Memory is the only solution to deal with homelands we no longer know, nor they us. Nostalgia also applies to those who no longer understand their country – when home becomes synonymous with estrangement, which is even more painful:
“Any town that cannot be identified by its scent is forgettable. Exiles have a common scent; that of homesickness. A scent that reminds us of another scent, a scent that is erratic and romantic, like a frequently used tourist map that leads you to the scent of the starting point. Memory is a scent and a sunset. Here, the beauty of the sunset is scolding the unfamiliar.”
Mahmoud Darwish, In the Presence of Absence
Not only did the world we know change, but it has become a small computerised world. Our entire life has become digitised and with one press of a button we can restore the past to make it present, as if time had never passed.
Thus, memory no longer relies on unique skill or effort. Computers think for us and store everything we want to save. It is natural, then, for photos to replace words as a more eloquent form of expression capable of delivering a message and reviving a memory.
The importance of the photo emerged decades ago in the press as a tool of evidence and documentation. However, Arab revolutions have transformed the photo into a tool to express nostalgia for a fleeting utopian moment; a moment full of promise; a moment that consciousness has not yet overcome.
The 18 days in Tahrir Square in the heart of Cairo in 2011 were enough for Utopia to be created in political discourse and relations between gender, religion and class. Cleaning up Tahrir Square on the morning of 12 February was an exception that erased everything else that preceded; ending the dream and the occasion.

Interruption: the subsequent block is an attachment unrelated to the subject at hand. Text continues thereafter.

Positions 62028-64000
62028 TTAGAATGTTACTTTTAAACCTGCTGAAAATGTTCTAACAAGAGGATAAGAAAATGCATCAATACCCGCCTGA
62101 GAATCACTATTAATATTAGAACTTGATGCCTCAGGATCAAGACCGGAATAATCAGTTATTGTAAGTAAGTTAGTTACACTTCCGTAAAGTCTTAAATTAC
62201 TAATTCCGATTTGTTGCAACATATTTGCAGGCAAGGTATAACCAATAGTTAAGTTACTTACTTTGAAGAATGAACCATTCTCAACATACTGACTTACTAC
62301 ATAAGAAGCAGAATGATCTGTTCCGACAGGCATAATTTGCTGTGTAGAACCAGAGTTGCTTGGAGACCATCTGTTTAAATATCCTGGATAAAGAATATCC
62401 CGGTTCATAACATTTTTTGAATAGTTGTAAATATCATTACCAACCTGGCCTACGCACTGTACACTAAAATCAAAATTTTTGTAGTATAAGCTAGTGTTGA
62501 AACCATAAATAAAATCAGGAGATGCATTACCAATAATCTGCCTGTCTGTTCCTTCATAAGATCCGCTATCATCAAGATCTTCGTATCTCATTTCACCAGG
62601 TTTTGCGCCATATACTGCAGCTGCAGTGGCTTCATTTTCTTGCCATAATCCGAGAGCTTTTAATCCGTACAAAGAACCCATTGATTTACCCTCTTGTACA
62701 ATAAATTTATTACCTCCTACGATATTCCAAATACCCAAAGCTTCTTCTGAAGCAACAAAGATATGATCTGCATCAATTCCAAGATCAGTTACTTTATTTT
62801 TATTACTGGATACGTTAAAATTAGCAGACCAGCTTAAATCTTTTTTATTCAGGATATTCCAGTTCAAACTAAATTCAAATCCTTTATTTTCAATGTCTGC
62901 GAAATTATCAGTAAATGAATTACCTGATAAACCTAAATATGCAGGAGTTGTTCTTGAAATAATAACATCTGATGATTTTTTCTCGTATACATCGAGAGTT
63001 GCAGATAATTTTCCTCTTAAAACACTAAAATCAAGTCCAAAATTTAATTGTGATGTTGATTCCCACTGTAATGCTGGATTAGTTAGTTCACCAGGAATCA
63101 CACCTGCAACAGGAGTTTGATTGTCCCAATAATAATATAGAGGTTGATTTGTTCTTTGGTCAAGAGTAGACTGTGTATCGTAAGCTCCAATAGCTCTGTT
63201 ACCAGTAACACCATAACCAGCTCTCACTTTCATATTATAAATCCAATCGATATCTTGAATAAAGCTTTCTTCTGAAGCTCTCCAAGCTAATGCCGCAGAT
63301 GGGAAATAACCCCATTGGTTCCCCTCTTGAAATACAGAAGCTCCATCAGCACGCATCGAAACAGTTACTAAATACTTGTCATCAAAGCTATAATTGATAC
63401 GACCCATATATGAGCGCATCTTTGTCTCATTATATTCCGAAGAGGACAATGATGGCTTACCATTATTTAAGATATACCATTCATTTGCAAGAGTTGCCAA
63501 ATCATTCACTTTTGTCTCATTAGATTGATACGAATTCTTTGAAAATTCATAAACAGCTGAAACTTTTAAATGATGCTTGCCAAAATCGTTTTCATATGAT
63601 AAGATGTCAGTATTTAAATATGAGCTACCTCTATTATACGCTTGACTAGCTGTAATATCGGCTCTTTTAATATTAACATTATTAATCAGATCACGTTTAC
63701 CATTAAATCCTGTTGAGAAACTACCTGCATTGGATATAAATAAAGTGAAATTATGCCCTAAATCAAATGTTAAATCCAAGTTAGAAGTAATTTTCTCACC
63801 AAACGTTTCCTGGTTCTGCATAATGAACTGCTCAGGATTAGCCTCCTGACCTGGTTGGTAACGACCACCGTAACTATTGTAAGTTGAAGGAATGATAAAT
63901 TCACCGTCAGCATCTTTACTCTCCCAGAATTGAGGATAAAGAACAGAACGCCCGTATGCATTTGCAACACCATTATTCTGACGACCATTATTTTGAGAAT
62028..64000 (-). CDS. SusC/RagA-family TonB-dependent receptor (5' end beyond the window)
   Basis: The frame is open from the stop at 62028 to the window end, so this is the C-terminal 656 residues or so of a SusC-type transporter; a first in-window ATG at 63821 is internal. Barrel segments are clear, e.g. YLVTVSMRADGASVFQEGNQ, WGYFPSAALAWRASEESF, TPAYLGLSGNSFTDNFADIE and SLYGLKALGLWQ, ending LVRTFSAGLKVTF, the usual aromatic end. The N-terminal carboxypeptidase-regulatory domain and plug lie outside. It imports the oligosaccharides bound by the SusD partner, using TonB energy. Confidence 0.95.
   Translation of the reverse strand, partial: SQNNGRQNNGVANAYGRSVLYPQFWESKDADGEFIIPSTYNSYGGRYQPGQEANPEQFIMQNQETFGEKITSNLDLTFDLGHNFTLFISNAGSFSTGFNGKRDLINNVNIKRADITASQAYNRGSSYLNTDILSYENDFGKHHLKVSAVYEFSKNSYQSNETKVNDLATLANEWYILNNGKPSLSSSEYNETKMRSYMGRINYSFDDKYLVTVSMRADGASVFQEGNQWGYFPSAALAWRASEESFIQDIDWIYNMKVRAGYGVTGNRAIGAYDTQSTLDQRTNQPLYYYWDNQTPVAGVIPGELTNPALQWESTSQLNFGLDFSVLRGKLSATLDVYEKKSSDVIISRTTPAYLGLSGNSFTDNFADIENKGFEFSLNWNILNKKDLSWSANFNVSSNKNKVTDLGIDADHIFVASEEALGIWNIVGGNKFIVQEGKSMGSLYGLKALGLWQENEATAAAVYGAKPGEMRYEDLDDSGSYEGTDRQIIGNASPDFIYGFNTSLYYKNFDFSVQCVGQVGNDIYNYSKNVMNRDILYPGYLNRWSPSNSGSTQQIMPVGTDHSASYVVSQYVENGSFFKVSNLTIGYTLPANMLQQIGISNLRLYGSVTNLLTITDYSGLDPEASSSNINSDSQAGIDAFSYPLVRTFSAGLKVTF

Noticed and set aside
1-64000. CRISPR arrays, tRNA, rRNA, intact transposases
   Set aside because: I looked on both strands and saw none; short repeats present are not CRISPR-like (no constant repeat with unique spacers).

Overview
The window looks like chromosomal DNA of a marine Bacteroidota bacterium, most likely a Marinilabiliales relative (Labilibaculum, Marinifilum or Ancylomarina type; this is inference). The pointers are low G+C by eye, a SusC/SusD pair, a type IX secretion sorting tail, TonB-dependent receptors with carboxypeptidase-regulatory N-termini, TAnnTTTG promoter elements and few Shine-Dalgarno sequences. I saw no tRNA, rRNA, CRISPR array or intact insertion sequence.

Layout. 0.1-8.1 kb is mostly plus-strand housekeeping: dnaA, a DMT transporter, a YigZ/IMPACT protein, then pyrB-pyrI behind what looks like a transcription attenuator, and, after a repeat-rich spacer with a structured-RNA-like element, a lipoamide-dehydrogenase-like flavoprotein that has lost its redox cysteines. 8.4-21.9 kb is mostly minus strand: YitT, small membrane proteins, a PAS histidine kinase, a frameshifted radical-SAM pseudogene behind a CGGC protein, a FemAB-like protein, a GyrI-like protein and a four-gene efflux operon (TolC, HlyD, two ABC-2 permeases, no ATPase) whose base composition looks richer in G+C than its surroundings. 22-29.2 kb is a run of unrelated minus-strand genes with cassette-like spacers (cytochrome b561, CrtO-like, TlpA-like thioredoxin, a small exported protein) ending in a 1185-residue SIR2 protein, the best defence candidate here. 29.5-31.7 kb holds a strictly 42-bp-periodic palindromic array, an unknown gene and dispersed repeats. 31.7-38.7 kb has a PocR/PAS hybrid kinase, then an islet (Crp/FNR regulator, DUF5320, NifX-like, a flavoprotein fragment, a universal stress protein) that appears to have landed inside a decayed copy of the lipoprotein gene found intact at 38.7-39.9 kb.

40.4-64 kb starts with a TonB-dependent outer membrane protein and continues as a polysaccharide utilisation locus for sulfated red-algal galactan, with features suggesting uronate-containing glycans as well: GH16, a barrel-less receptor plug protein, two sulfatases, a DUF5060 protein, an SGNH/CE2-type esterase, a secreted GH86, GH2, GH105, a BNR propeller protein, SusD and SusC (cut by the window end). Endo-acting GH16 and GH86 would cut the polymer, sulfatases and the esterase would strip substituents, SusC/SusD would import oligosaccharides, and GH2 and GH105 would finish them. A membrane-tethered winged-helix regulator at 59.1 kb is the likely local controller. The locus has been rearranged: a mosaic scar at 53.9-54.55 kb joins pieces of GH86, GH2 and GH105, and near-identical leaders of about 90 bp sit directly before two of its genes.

Nostalgia for that period dominated an entire generation whose consciousness was formed in a utopian scene when he lost his best friend in front of his eyes. The photo which documents the moment and bond became a means to compensate for this painful yearning. Successive printed albums emerged, and thousands of photos appeared on Facebook and blogs.
The photo relied on glorifying the normal and daily life in the Square. They became icons to maintain the memory. At other times, it is used to show yearning for a scene that will never be repeated.
There are also photos of martyrs that appear in a variety of contexts: protests, eulogies, anniversaries and most importantly to revive a memory in order to deal with loss. The case of Egypt is an ideal model to explain how photos are used to express yearning for the past based on people, events or locations.
Archive black and white photos of Cairo's streets in the last century and of women’s dress are becoming prolific in social media.
There is also plenty of video footage documenting many scenes during the 18 days, or the famous speech by Gamal Abdel-Nasser in which he declared the nationalisation of the Suez Canal.
Despite differences in the pictures, they all confirm a latent nostalgia for a moment of victory, a moment when a dream is realised, when consciousness and the world came together.
Personal pictures also serve the same purpose for us; they are photos that give us a sense of continuity and allow us to build psychological and cognitive storage about ourselves.
By the same reasoning, music and song compensate for a cultural era that is long gone. For example, listening the diva Om Kalthoum or Abdel-Halim Hafez or Abdel-Wahhab means returning to an artistic sentiment that no longer exists in the present.
Watching video of Om Kalthoum singing, for example, is likely to stir yearning for an era that is completely different. The importance of these different types of art is that they build a collective cultural memory that makes the entire society nostalgic. It is the same feeling for old movie buffs.
The consumer market has not ignored this yearning. Commercials are now using nostalgia to add value to the product being promoted, and thus the product acquires its own special history and viewers begin to believe that it is an integral part of collective memory.